For Victims of domestic
Safety planning helps develop tools in advance of
potentially dangerous situations. Choose only the suggestions listed here that
make sense for your situation.
Safety during an Explosive Incident
Go to an area
that has an exit.
Not a bathroom (near hard surfaces), kitchen (knives), or
Stay in room
with a phone
Call 911, a friend, or a neighbor, if necessary. Inform
them if there are weapons in the home.
Practice how to get out of your home safely. Visualize
your escape route.
Have a packed
Keep it hidden in handy place in order to leave quickly,
or leave the bag elsewhere f the abuser searches your home.
Devise a code
word or signal.
Tell your children, grandchildren, or neighbors so you
can communicate to them that you need the police.
Plan where you will go if you have to leave home, even if
you don’t think you’ll need to.
Consider anything that you feel will keep you safe and
give you time to figure out what to do next. Sometimes it is best to flee and
sometimes it is best to appease the abuser-anything that works to protect
yourself and the children.
Safety When Preparing to Leave
can be the most dangerous time!
Have a safe
place to stay.
Make sure it is a place that can protect you and your
children or grandchildren.
Call a sexual
and domestic violence program.
Find out which services and shelters are available as
options if you need them. Keep their address and phone number close at hand at
Leave money, extra keys, copies of important documents,
and clothing with them in advance so you can leave quickly, if necessary.
Open a savings
Put it in your name only. Consider direct deposit from
your paycheck or benefit check.
You may qualify under a law called the Violence Against
Women Act. Talk to an immigration expert (not Immigration and Customs
Enforcement) or your local sexual and domestic violence program (see “Kansas
Sexual and Domestic Violence Program Numbers”) for more information.
Safety in Your Own Home
(if the abuser
does not live with you)
Change the locks on doors and windows. Consider a
security service, window bars, better lighting, smoke detectors, and fire
Have a safety
Teach your children or grandchildren how to call the
police or someone they can trust. Have a secret code word that you and your
children agree on to communicate trouble and for the people who are allowed to
pick up the children.
Screen your calls if you have an answering machine or
caller ID. Save all messages with threats or that violate any orders. Contact
your local phone company about getting an unpublished number.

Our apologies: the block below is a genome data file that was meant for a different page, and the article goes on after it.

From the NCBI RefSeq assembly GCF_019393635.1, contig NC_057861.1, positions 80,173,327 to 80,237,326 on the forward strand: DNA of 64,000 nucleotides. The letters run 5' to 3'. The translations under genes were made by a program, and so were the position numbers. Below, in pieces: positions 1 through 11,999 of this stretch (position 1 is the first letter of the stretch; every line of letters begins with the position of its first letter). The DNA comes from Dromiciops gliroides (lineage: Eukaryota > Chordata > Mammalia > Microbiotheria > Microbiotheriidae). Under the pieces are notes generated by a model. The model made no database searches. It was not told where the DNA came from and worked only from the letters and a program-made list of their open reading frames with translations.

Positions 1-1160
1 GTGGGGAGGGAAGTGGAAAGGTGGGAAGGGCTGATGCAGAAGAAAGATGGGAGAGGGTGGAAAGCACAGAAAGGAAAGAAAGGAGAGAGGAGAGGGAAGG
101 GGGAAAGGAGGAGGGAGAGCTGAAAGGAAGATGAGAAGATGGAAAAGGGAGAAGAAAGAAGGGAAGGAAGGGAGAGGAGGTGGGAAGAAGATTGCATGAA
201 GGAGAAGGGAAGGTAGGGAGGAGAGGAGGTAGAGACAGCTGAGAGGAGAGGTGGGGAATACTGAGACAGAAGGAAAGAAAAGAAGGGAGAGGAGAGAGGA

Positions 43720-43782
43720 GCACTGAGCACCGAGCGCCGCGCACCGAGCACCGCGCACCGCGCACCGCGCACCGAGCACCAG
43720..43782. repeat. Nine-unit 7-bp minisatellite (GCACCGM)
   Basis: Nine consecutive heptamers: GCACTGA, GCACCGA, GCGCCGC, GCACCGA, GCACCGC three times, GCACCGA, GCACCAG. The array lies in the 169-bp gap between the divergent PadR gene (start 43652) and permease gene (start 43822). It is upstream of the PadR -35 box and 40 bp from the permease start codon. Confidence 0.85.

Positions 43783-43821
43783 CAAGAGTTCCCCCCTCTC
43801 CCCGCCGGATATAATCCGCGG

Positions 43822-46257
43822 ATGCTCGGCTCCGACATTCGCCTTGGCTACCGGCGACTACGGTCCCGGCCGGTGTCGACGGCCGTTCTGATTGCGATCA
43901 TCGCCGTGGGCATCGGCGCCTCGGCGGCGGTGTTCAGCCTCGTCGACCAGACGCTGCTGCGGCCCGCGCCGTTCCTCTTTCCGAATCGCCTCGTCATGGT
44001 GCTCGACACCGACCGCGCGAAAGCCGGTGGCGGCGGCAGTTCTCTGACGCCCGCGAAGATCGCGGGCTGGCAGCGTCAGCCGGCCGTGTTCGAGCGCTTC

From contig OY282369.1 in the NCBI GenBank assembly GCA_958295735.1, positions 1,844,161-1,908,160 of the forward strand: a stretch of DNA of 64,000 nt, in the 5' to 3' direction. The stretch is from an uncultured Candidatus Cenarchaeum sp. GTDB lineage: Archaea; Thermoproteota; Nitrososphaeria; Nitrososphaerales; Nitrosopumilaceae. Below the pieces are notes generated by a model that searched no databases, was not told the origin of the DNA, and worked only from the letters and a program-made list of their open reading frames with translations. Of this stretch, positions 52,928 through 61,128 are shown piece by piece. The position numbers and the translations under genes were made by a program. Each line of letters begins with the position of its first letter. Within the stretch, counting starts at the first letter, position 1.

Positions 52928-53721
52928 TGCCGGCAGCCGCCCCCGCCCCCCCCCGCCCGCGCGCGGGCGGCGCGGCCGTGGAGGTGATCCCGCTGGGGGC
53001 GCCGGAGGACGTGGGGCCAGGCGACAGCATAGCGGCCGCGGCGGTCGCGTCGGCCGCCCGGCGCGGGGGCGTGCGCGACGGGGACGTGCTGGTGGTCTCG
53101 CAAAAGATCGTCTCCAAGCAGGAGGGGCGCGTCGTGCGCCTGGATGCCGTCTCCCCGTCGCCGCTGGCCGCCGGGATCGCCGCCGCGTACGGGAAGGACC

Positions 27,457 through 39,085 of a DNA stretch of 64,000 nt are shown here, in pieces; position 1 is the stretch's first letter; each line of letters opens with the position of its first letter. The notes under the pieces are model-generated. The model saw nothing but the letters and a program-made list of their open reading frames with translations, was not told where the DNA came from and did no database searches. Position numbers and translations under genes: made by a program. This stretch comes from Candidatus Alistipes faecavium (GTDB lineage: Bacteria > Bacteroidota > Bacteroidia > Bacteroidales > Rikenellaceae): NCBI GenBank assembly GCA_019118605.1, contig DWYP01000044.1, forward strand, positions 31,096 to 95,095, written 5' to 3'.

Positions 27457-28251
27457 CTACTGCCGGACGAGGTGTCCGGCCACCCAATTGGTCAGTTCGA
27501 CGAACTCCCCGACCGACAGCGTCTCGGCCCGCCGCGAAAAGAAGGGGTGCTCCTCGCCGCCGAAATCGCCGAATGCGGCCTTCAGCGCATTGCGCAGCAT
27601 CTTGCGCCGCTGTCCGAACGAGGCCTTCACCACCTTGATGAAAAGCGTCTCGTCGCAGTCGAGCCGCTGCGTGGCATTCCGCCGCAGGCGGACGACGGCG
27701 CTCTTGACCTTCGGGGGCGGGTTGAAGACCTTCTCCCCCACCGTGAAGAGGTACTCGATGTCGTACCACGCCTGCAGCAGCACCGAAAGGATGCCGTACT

neighbors and landlord.
Inform them that the abuser no longer lives with you and
that they should call the police if they see the abuser near your home.
Find a lawyer knowledgeable about domestic violence to
explore custody, visitation, and divorce options that may protect you and the
children. Discuss getting a protection order as an option.
The abuser may be mandated to a batterers” intervention
program. Talk with the program to find out more about potential risks to you
while the abuser participates. Additionally, contact your local sexual and
domestic violence program (see “Kansas Sexual and Domestic Violence Program
Numbers”) for more information
IN AN EMERGENCY, CALL 911
For support, call
the sexual and domestic violence program nearest you:
The Kansas Crisis
Domestic Violence Hotline at
Important Telephone Numbers
If you decide to leave,
TAKE WITH YOU
Marriage and driver’s licenses
Birth certificates-yours and family’s
Money, checkbooks, credit cards, ATM cards,
mortgage payment book, car title
Social security card, work permit, green card,
Divorce and custody papers, protection order
Insurance papers and medical records
Lease, rental agreement, or house deed
School and health records
Keys-house, car, office, friend’s
Medications, glasses, hearing aids need by you
and your family
Personal items-address book, pictures, toys
Copies of your spouse’s green card or social
security card and all immigration related documents
Safety and Emotional Health
Call a domestic violence crisis hotline or attend a
women’s or victims’ support group to gain support from others and learn more
about yourself and the relationship with the abuser.
Do what is safe
If you have to communicate with the abuser, arrange to do
so in a way that makes you feel safe-whether by phone, mail, or in the company
of another person.
Safety and Your Children
Tell school and
Let them know who has permission to pick up the children.
Discuss with them other special provisions to protect you and your children.
Provide a picture of the abuser, if necessary.
children in a safe place.
Find a safe place to exchange the children for
visitation. Some communities have specific locations just for this purpose.
Contact your local sexual and domestic violence program (see “Kansas Sexual and
Domestic Violence Program Numbers”) for more information.
You and your children deserve to be safe.
Safety on the Job
Decide who at work you will inform of your situation,
especially if you have a Protection From Abuse Order (PFA). This may include
office security, if available. Provide a picture of abuser, if necessary. You
can request confidentiality from those you disclose to.
Arrange to have someone screen and log your telephone
calls, if necessary.
Make a safety
Create a safety plan when you enter and leave your work
place. Have someone escort you to your vehicle or other transportation.
If you and the abuser work at the same place, discuss
with your supervisor your options regarding scheduling, safety precautions, and
Contact your local sexual and domestic violence program
(see “Kansas Sexual and domestic Violence Program Numbers”) to receive
additional information about workplace safety.
In an Emergency, Call 911
For support, contact:
The sexual and domestic violence program nearest you click here to see map.
Kansas Crisis Hotline